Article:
As a drug specifically designed to treat sleeping disorders it is little wonder that the condition known as shift work sleeping disorder and Modafinil are often spoken about together. Modafinil is an analeptic drug, which means it is a stimulant to the central nervous system and is, therefore, suitable for the treatment of narcolepsy, obstructive sleep apnea, shift work sleeping disorders and all kind of fatigue connected with fibromyalgia.
What is meant by shift work?
Pretty well anyone who doesn’t work in a regular ‘9-to-5’ pattern can be said to be in shift work. However, rather than perhaps occasionally having to get into the office early or working late some nights, a true shift worker will be employed in a job where they have to be in their work-place on an established alternating pattern of times. This quite often means that one week they might work 5 days 8am to-4pm and the following week perhaps four days from 8pm to 6am. All sorts of shift work patterns are possible, but they all require working regularly during periods when you would normally be asleep, ie. through the dead of night.
Shift work sleeping disorder
Working shifts, as described above, upsets our natural body clocks, circadian rhythms, and will very often result in a shift worker having disrupted sleep – this condition is known as shift work sleeping disorder (SWSD). Shift work sleeping disorder can result in disrupted sleep regardless of the work phase the person is in, whether they are working days and sleeping nights or vice-versa. The reason for this is that the workers natural body clock never really gets the chance to adjust to working daytimes or evenings. The net result of this is that shift workers can feel fatigue at work. Modafinil is one of the drugs that can counter these problems associated with shift-work. Unfortunately prolonged shift work sleeping disorder can have far worse effects than not being able to sleep properly. Studies have shown that shift workers can be at a higher risk than the rest of the population for chronic illnesses such as cardiovascular and gastrointestinal illnesses. So, if you believe you have a shift work sleeping disorder you really should consider taking Modafinil to treat the condition at the earliest possible opportunity.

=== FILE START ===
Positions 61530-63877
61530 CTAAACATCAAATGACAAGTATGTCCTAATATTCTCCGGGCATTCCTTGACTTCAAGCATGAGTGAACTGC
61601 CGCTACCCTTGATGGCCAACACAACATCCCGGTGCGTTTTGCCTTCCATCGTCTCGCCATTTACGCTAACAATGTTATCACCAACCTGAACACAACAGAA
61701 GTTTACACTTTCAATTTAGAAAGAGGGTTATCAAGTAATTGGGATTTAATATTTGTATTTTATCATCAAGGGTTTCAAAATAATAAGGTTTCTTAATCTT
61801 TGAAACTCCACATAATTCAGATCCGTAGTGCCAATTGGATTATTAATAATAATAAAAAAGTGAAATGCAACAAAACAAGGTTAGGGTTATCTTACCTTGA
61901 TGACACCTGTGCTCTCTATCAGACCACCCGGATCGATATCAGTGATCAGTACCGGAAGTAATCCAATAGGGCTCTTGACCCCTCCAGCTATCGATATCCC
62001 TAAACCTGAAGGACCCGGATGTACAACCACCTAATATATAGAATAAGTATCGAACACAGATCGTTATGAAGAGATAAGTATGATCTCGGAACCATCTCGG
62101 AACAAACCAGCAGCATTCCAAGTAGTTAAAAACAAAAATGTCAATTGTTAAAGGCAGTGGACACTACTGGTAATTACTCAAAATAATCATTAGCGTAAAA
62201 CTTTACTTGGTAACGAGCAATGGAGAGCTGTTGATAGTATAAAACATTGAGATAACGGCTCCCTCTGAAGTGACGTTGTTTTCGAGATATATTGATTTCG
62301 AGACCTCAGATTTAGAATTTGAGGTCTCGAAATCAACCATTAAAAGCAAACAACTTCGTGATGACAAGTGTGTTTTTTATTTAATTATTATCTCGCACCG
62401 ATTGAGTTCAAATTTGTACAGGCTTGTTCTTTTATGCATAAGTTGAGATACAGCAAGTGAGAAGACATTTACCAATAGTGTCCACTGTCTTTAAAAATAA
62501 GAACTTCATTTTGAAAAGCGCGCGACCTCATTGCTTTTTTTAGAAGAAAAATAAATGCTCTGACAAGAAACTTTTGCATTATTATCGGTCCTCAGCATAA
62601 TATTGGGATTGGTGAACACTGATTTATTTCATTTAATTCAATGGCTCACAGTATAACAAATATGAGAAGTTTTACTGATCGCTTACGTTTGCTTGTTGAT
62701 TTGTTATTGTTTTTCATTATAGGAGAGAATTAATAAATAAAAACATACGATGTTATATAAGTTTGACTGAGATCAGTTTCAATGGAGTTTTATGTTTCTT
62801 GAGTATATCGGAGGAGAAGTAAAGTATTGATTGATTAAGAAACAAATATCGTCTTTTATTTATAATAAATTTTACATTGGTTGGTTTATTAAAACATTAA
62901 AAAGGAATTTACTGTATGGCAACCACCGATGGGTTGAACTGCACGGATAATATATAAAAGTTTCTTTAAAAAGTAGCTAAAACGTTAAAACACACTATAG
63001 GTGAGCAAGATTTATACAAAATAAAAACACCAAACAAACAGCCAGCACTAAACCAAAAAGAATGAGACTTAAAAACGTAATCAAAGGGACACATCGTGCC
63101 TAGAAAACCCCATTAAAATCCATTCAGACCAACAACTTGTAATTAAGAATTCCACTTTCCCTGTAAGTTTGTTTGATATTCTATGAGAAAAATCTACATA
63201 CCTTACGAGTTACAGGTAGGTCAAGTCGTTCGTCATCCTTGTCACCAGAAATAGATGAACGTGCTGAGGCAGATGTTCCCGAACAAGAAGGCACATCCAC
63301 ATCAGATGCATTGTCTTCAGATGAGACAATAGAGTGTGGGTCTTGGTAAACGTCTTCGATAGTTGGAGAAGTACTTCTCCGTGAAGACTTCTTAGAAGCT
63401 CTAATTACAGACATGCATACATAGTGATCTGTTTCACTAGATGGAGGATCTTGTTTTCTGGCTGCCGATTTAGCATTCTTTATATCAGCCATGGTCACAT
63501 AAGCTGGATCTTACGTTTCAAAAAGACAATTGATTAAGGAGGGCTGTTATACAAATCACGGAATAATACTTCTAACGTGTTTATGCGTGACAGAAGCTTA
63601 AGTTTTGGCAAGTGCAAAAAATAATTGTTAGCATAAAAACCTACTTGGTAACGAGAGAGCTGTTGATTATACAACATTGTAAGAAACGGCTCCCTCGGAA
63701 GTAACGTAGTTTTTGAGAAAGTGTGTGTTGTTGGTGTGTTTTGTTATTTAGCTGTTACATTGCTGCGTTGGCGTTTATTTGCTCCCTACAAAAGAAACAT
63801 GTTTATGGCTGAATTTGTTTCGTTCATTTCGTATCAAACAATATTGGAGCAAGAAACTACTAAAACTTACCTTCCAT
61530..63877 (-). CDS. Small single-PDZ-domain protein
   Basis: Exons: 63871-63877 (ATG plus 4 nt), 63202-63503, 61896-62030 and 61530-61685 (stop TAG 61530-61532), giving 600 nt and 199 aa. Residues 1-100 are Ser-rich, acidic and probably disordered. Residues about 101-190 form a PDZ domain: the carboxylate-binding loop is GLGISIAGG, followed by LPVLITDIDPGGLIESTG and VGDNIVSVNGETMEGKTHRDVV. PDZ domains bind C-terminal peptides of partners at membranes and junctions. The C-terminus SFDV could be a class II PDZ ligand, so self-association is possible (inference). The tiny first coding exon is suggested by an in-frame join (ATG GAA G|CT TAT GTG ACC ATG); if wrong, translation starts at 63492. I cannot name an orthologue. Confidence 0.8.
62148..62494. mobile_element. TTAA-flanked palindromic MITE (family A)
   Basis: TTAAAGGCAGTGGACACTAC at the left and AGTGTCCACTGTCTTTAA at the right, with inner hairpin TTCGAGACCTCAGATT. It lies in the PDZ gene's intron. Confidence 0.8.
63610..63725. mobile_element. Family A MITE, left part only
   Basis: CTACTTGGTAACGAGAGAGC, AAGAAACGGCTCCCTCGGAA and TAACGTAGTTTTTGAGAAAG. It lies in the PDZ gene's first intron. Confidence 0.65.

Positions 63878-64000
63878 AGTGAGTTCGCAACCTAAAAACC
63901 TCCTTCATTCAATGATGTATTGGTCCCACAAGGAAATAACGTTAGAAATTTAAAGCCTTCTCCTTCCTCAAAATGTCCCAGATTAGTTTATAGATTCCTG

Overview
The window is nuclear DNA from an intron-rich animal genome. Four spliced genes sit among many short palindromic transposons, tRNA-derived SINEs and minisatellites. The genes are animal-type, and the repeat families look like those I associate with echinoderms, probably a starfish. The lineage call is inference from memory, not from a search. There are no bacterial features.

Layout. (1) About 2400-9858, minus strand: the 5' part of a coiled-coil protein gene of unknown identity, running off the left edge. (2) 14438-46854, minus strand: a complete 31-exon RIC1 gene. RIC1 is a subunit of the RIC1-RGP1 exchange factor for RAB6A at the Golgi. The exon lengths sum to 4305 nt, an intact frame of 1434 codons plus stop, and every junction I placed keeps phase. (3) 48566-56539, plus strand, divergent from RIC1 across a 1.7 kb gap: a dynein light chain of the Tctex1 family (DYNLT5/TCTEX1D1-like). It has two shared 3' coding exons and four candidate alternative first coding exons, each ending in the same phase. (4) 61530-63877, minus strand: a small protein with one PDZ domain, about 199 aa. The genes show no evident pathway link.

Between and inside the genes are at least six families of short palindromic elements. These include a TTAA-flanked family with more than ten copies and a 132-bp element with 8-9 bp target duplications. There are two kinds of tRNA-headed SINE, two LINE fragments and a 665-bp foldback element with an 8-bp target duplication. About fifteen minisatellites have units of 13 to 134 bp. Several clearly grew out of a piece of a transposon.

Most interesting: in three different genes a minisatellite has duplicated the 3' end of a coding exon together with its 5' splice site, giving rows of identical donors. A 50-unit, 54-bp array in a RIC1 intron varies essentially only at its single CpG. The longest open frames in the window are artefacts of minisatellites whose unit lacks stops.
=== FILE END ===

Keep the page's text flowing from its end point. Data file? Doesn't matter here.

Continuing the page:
Symptoms and the treatment of shift work sleeping disorder
The most common complaint amongst sufferers of disrupted sleeping patterns is feelings of excessive sleepiness. In itself, if sleep isn’t taken when weariness overcomes the sufferer, it can at best lead to lapses of concentration and errors of judgment; but even worse could be the cause accidents at work or when driving etc. Other symptoms to look out for regarding shift work sleeping disorders are: insomnia, mood swings and depression. As mentioned above, Modafinil is often prescribed as a treatment for sleeping disorders. Being an analeptic, stimulant to the brain, Modafinil must not be confused with other brain stimulants such as amphetamines. Whilst amphetamines are addictive and have other unfortunate side-effects; Modafinil is determine to be non-addictive and benign in otherwise healthy adults. The reason for this is that Modafinil, uniquely, works on the hypothalamic histamines in the brain – making it a wakefulness promoter, rather than merely a stimulant.
Alternative treatments for shift work sleeping disorder
If you visit your physician for a prescription of Modafinil he or she may well try to persuade you to try a series of alternative approaches to treating your shift work sleeping disorder. Unfortunately not all of the strategies they are likely to suggest may be feasible for you as they include things like avoiding long commutes to and from work, taking regular breaks and even ‘naps’ at work, avoiding boring or tedious and repetitive tasks, working with lots of other people around you and, would you believe it, drinking caffeinated drinks. Whilst these alternative therapies are undoubtedly well intentioned; if they’re not feasible for you – you can always hold out for your Modafinil prescription.
Are you getting enough sleep?
It is important to remember that general fatigue and sleeping disorders could mask a variety of illnesses. On average, a working adult needs seven or eight hours of sleep within a period of 24 hours. Sleep in itself is a complex business that can be dealt with another time; however suffice to say that if you are getting enough sleep, but still feel you have a shift work sleeping disorder – perhaps you ought to let your physician check you over.